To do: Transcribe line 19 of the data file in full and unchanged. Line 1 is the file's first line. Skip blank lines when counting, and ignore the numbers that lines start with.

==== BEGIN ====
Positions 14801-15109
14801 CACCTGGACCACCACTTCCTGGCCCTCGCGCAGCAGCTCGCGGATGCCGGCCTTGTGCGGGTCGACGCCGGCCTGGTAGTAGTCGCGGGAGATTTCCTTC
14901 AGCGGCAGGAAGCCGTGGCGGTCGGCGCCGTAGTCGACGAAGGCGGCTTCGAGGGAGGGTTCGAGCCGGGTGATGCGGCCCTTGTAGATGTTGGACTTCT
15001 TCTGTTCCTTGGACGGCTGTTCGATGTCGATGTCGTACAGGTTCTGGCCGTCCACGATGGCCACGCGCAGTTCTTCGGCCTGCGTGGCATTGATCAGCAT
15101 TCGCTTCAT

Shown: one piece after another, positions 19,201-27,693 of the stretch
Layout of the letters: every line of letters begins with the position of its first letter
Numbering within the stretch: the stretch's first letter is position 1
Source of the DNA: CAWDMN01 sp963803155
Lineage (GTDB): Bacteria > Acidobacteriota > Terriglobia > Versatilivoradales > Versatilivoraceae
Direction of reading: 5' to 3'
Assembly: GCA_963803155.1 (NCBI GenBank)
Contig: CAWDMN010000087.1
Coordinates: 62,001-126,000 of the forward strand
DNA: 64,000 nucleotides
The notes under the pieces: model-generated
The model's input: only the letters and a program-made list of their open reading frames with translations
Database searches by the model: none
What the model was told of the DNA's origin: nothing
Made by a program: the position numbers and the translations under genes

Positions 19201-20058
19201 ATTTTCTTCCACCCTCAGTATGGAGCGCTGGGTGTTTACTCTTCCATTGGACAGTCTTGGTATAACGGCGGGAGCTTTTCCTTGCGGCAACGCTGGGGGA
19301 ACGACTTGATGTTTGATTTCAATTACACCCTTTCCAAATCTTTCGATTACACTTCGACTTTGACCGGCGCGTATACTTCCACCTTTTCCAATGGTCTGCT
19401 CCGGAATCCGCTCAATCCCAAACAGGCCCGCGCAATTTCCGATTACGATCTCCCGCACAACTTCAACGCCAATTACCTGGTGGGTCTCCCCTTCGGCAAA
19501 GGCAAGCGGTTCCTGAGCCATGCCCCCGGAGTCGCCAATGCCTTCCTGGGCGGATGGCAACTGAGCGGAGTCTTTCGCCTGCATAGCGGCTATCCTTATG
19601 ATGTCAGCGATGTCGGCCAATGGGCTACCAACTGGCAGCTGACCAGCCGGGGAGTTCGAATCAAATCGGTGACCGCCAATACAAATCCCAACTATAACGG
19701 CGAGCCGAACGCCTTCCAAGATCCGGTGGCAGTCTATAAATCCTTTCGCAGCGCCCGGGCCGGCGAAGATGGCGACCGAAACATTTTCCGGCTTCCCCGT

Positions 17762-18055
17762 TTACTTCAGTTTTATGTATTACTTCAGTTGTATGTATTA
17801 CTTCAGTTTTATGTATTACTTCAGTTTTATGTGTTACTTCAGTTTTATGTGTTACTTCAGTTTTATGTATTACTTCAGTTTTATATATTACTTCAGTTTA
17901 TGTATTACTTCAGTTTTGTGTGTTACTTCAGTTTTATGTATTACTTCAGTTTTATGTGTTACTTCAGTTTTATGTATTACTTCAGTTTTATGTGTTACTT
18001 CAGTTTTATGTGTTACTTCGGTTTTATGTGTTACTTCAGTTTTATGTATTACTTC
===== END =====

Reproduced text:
What the model was told of the DNA's origin: nothing